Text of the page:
Every now and then, there is a promise of easy money hanging in the air. We’re living in times of another gold rush; only today’s prospector mine internet’s Bitcoins instead of Californian gold. It got us excited! But instead of rushing for a pickaxe with the enthusiastic crowd, we took the path less traveled and crunched some data.
How hard is it to become a cryptocurrency millionaire? It’s… surprisingly hard to tell. I mean, we spent several hours sweating the numbers, but they just don’t add up.
Panning for gold
We built a hypothetical portfolio of all coins in existence and plotted their value over the last 6 years. We expected many things, but not this:
It grew. A lot. I instantly felt like I was missing out on the best opportunity there ever was. But no more, now I could board this ship too! Hey, was that how the prospectors felt on their way to California? As thousands of thoughts were rushing through my head, Mike said, hey, these numbers are off.
It didn’t pan out
According to that chart, investing a $100 in 2017 would make us the most affluent men alive today. We could buy all the stocks, bonds, and real estate in the world many times over. If we needed a watch, we could instead hire Jeff Bezos himself to follow us and proclaim the time every minute. And that would easily be the most profitable venture of his life. But the last time we checked, Jeff wasn’t a clock, so clearly something was wrong.
Searching online, we realized that not every coin is a fair game. It was the free banking era all over again. You see, during the gold rush in the 19th century United States, almost anyone could issue paper money. The gold-seekers deposited their finds in local banks in exchange for their banknotes. However convenient, many of these banks disappeared, rendering their currency worthless.
Similarly, many of our coins seemed like fortunes, but there was no way to cash out. Today’s crypto bankers are issuing a new currency every week, only this time it’s all high-tech and fewer people understand how it works. Take the term coin – it sounds tangible, but it’s actually a computer program. And that huge price increase we saw? Turns out it could be faked, and that’s exactly what some malicious coin issuers did.
All that glitters is not gold
Not all crypto bankers are fair. Some will retain administrator rights for their coins. They can create new money out of thin air, steal money from your account, and even control who is allowed to sell.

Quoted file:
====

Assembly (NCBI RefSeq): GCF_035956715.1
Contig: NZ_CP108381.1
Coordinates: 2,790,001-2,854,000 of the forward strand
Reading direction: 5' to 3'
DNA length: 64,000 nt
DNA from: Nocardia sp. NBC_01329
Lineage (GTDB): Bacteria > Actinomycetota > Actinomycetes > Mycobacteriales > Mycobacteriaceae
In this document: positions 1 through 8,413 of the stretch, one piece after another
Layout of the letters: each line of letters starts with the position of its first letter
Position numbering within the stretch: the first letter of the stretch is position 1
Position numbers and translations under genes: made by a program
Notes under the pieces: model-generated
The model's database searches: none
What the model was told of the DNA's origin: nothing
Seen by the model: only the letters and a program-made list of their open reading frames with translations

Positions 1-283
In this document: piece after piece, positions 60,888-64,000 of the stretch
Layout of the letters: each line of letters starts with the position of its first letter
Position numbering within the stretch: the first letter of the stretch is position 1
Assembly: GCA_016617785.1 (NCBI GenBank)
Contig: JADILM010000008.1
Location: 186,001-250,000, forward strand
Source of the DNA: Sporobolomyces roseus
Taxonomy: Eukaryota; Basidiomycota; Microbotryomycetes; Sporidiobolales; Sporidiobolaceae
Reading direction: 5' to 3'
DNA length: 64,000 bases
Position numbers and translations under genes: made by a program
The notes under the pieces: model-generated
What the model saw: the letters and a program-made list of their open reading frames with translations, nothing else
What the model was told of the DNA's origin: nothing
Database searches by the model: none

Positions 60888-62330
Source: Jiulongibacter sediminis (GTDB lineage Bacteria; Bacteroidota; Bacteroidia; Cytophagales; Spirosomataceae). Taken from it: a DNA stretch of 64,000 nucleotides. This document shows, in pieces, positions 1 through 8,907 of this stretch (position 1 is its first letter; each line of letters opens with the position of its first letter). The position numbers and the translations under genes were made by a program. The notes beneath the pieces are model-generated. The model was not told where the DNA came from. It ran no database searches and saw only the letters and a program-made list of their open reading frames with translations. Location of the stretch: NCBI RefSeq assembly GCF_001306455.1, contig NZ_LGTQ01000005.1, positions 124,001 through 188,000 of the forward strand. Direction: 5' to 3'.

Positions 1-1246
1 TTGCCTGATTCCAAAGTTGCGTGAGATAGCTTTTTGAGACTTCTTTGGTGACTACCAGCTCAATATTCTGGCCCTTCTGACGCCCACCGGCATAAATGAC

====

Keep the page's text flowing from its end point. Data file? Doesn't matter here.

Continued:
Others will impose a trading fee that can be adjusted at any time. They can change it to 99% right before you click Buy. Even if your coin increases in value, you’ll become broke the minute you try to cash out.
There’s also the case of Scrooge McDuck holders. They own a significant portion of a coin, wait until the value increases, and then sell it all in a fraction of a second. In an instant, the market gets flooded, and your coin becomes worthless.
How can you easily tell apart a legitimate coin from a rigged one? Good question! If you find out, let us know.
I am a programmer, Mike worked in consulting, and we still didn’t have a good idea even after looking at the historical data. It really bothers us! There’s no telling if there’s a hidden admin user without reading the code. Different sites disagree about basic data like price, trading volume, and the legitimacy of different coins. It’s weird how the system built upon the premise of full transparency is so opaque.
This a robbery, don’t move!
Even a legitimate coin issued by a reliable company with the best intentions is not risk-free. Everything from exchanges to cryptocurrencies themselves is made of software, and software can be hacked. Simply misplacing the access keys cost the owners of Levyathan coin $1.5 million last year1.
But the real gangster move is attacking exchange venues. Crypto.com lost $30 million just last month2, KuCoin $281 million roughly a year ago3, and BitFinex lost $3.6 billion in 20164. And that’s just off the top of my head! It’s crazy how perfectly the incentives are lined up: coins are valuable, easy to liquidate, and anonymous.
Snake oil! Fresh snake oil!
Now that’s all technology-related, but there’s still a lot of room for good old conventional malice. Just take Modern Tech. Seven people sold $660 million worth of crypto tokens for a promise of huge returns. They even generously paid some cash to early investors before disappearing with most of the proceedings.
This history repeated itself many times. In the case of the Squid games token, the scammers pumped their coin by lying about a supposed partnership with Netflix. The hype got real, many people bought in, but there was really nothing to it. As quickly as the price rose, it dropped forever:
So is it gold, or fool’s gold?
During the gold rush, some prospectors made their fortunes, but many were left with worthless banknotes. Crypto fortunes are just as fleeting – $14 billion worth of coins were stolen just last year5. You can’t be sure how much money you have until you try to cash out. Maybe your wallet actually holds millions, or maybe there’s nothing in there. It’s a complex and confusing market that we’re still learning.
It’s not all doom and gloom, though, we made some sense of all that data in the end. So, how likely are you to make some money? Stay tuned for the next article!